Exploring the Dimensionality of Performance in the Army Special Forces

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Title: Exploring the Dimensionality of Performance in the Army Special Forces
Author: Ellington, James Kemp
Advisors: M.A. Wilson, Committee Member
J.W. Cunningham, Committee Chair
D.W. Drewes, Committee Member
Abstract: The purpose of this research was to explore the dimensionality of performance in the Army Special Forces (SF) using three separate data sources. A job analysis of the SF revealed 15 categories of performance common to all SF soldiers, in addition to 47 human attributes necessary to perform the behaviors associated with each category. A sample of SF soldiers was rated on their performance of the 15 categories using behaviorally anchored rating scales (BARS). Furthermore, a panel of subject matter experts (SME) rated each performance dimension on its requirement for each of the human attributes. These two data sources served in the development of two sets of performance dimensions, based on respective factor and cluster analyses of the data. A third data source included job analyst sorting data of the 15 performance categories into predefined numbers of groups. This data was also cluster analyzed to produce a third set of performance dimensions. Research questions focused predominantly on the number of performance dimensions that would be derived from the three data sources and their interpretability, and the extent to which agreement would exist between the three sources. Agreement was determined based on an index of cluster overlap for comparing two cluster solutions. Three dimensions were chosen as most interpretable from the performance ratings and a four-dimension solution was chosen based on the analyses of the attribute requirement ratings. The clusters derived from the analyst sorting data were difficult to interpret. The highest level of cluster overlap existed between the clusters derived from the performance ratings and the attribute requirement ratings. Overall, the three-dimension conception of performance was chosen as most meaningful. The dimensions were interpreted and named General Soldiering, Citizenship Performance, and SF Specific Performance. Comparisons were made with previously developed performance models, and recommendations were made for future research.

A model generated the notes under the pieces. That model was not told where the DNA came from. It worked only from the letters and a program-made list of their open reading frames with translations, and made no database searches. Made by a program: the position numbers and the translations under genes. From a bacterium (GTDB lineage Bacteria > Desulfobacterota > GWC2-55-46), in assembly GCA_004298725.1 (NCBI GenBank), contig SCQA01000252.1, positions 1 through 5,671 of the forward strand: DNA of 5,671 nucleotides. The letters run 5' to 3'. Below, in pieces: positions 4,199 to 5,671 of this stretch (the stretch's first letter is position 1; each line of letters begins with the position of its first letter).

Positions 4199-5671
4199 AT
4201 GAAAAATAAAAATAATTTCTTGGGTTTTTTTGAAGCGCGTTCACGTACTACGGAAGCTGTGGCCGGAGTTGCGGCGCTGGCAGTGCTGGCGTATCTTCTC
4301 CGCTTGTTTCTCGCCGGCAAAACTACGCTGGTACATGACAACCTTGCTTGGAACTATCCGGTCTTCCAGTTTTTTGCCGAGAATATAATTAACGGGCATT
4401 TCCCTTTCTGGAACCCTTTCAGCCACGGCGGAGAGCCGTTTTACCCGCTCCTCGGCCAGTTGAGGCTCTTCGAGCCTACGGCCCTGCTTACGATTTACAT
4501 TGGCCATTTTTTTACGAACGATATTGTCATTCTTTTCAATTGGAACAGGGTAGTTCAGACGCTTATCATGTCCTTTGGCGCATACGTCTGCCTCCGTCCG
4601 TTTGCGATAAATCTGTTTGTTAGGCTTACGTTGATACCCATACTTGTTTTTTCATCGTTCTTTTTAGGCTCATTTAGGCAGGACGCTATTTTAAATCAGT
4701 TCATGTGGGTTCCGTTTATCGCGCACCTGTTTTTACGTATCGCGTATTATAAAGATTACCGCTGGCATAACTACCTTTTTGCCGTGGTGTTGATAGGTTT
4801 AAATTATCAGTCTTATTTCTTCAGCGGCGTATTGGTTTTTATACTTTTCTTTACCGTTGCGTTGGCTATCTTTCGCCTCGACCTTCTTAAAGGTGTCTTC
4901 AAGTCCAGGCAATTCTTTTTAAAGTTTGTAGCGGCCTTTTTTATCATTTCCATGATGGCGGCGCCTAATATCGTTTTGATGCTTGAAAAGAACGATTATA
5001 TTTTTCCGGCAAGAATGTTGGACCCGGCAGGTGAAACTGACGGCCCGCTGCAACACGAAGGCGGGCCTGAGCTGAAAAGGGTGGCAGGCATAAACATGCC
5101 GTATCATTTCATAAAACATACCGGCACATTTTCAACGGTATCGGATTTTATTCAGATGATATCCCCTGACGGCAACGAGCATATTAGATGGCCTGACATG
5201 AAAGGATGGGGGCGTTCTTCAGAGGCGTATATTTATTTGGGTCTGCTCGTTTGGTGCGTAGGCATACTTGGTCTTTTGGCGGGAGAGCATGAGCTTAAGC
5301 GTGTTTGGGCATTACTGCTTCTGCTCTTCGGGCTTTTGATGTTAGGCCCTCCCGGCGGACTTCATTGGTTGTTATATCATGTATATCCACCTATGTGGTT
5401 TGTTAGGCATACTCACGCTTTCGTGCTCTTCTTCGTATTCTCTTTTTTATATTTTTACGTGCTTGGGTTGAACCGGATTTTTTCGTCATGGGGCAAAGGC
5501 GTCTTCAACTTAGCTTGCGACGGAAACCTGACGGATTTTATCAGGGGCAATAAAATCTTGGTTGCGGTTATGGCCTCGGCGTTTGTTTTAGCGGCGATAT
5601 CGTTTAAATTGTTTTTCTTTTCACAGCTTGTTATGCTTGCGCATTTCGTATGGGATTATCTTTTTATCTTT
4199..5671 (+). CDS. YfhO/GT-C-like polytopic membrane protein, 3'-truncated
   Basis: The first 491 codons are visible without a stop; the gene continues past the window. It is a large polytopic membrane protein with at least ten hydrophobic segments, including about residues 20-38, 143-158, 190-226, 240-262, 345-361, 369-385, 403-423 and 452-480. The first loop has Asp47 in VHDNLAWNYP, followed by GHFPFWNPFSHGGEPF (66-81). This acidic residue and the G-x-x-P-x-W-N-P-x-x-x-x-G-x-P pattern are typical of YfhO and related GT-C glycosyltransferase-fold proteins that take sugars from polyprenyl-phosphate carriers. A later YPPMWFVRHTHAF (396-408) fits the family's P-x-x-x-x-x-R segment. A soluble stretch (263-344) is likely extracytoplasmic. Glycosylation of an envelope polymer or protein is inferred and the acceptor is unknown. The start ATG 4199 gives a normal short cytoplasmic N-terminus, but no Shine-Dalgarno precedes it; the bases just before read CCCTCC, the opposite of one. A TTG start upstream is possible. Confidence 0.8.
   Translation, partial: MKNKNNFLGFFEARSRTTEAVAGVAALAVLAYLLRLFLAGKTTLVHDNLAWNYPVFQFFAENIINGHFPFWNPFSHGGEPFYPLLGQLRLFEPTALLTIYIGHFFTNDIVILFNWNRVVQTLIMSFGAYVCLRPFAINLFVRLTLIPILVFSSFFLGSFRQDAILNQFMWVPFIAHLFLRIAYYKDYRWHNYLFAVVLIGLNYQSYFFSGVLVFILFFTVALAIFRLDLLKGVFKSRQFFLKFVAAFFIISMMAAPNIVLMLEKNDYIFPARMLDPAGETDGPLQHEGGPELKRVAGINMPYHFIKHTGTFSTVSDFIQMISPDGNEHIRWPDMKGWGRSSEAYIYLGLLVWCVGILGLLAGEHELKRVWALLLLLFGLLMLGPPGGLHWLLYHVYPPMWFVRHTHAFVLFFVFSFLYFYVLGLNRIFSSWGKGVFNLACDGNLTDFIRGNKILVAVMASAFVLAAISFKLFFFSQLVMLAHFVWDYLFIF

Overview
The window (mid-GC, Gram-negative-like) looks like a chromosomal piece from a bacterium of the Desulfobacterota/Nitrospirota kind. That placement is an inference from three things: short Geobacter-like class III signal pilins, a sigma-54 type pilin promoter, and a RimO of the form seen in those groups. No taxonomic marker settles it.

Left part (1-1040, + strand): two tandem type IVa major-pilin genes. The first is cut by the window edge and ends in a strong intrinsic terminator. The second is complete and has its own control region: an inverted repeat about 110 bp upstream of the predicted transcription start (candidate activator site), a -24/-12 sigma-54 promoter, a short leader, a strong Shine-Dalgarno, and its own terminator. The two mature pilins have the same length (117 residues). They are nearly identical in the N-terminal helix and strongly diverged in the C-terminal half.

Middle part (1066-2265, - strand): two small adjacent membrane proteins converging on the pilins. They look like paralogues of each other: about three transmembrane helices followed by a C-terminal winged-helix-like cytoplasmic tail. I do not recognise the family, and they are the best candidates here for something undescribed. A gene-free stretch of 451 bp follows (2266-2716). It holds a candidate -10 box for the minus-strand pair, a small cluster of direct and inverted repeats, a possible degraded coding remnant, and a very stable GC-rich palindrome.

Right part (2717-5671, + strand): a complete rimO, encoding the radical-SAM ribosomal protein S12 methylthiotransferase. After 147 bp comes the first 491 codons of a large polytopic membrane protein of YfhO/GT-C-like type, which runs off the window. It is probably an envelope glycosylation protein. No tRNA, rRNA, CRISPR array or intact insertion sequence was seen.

Date: 2002-08-14
Degree: MS
Discipline: Psychology
URI: http://www.lib.ncsu.edu/resolver/1840.16/1973

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